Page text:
1. Reading 

Here you'll find a ...

At this link you'll find the Scientific American webpage, where you'll find a host of interesting reading.

A journal that I enjoy when I have time is The Atlantic, which carries both news and commentary.

 2. Class Word Bank 

As you might have suspected, YouTube again has several very informative tutorials.

 3. Domain-specific vocabulary 

As you might have suspected, YouTube again has several very informative tutorials.

 4. Sub-technical vocabulary 

As you might have suspected, YouTube again has several very informative tutorials.

 5. Concordancing 

As you might have suspected, YouTube again has several very informative tutorials.

 The Compleat Lexical Tutor — Another option is Tom Cobb's website called The Compleat Lexical Tutor.

 The Michigan Corpus of Academic Spoken English (MICASE)  A further very useeful option is from the University of Michigan with its MICASE.

 AntConc — Developed by Lawrence Anthony just down the street from us at Waseda, this is a very useful set of tools. Here is his webpage, on which you'll find lots of information in addition to the various types of software (including AntConc) that he has developed. For our purposes in this course, here is the AntConc webpage.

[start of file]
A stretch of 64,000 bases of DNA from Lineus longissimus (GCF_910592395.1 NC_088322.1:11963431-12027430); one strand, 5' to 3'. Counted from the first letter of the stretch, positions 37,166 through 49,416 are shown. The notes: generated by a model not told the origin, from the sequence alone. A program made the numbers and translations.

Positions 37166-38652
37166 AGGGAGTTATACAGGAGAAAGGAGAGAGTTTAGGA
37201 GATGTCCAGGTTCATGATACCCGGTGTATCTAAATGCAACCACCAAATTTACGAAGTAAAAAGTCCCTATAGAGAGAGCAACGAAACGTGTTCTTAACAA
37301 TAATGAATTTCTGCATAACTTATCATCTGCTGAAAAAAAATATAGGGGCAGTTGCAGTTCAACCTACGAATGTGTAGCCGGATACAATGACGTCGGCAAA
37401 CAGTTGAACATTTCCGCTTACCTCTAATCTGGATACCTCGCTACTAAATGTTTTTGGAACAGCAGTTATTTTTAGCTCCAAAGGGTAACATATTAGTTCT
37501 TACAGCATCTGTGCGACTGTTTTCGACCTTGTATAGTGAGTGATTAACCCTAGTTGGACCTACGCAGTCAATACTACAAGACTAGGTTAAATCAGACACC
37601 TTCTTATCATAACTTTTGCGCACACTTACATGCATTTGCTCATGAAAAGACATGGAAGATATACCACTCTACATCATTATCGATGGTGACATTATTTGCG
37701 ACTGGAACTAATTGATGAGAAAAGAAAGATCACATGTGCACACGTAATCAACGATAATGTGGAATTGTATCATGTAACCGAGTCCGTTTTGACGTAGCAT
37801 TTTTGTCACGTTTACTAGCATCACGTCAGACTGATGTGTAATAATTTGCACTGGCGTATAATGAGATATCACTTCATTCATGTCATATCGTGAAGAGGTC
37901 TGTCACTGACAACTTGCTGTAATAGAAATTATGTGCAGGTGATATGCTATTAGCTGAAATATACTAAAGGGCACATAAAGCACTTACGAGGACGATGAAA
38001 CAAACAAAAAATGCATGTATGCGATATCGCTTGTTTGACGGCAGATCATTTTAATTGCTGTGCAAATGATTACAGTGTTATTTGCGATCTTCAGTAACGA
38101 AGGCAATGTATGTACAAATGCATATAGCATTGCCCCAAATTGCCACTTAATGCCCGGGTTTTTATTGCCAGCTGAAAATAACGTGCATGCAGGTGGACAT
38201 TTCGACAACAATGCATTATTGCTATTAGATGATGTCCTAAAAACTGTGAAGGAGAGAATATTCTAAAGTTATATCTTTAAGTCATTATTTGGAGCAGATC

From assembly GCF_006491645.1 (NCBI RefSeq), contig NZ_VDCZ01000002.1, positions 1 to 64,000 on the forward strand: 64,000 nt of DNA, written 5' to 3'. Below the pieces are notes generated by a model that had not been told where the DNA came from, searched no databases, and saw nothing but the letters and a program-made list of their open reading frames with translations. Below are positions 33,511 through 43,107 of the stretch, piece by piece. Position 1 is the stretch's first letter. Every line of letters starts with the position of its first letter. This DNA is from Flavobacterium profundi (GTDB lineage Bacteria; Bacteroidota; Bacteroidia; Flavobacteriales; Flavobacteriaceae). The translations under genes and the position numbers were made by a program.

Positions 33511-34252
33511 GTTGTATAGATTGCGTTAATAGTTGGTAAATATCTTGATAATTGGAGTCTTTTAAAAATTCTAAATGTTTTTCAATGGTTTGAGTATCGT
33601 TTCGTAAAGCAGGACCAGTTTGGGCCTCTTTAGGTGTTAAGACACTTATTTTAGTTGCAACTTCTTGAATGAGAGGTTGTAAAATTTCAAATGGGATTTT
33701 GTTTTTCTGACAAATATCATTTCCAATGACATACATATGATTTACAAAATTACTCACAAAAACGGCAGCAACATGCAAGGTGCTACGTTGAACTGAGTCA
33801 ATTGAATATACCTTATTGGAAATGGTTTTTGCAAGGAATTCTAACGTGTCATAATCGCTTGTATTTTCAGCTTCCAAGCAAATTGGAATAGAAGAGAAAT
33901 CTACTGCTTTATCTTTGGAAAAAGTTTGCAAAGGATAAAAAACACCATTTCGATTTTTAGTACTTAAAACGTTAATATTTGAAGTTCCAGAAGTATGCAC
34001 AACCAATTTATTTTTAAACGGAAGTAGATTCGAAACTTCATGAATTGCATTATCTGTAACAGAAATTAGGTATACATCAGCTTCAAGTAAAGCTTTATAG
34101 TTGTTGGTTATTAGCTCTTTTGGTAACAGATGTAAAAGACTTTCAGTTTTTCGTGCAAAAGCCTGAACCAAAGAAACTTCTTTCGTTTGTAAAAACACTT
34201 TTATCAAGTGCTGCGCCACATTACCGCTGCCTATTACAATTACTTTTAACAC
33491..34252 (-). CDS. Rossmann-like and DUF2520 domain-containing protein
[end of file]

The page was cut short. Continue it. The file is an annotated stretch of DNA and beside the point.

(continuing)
Lest this all seem beyond comprehension, Dr. Anthony has provided a series of tutorials available on YouTube.

AntConc 3.4.0 Tutorial 1: Getting Started

AntConc 3.4.0 Tutorial 2: Concordance Tool - Basic Features

I will readily admit that the Keylist tool was a mystery the first time that I tried it. Thankfully, this explains it nicely.

I'll leave it up to you to search for more helpful tutorials.

 Possible reading material 

Putting an environmental price tag on coal (New York Times)

New geological epoch (Washington Post)

Swedish model of green economic growth (BBC News)

Preparing for the inevitable sea-level rise (The Atlantic)

Did Dubya help save the world? (BBC News)

Guitar wood (The Atlantic)

Progress good for humanity? (The Atlantic)

Socially-responsible food (The Atlantic)

Sustainability, not just agribusiness (The Atlantic)

Sustainable cities: What makes urban areas successful?

Ocean farming to fight climate change

URL: www.jimelwood.net/students/grips/acavocab/acavocab.html

The logo was created on Cool Text.

Date last updated: December 27, 2017 * Copyright 2017 by Midas, Cyrus, and all the other lunatics.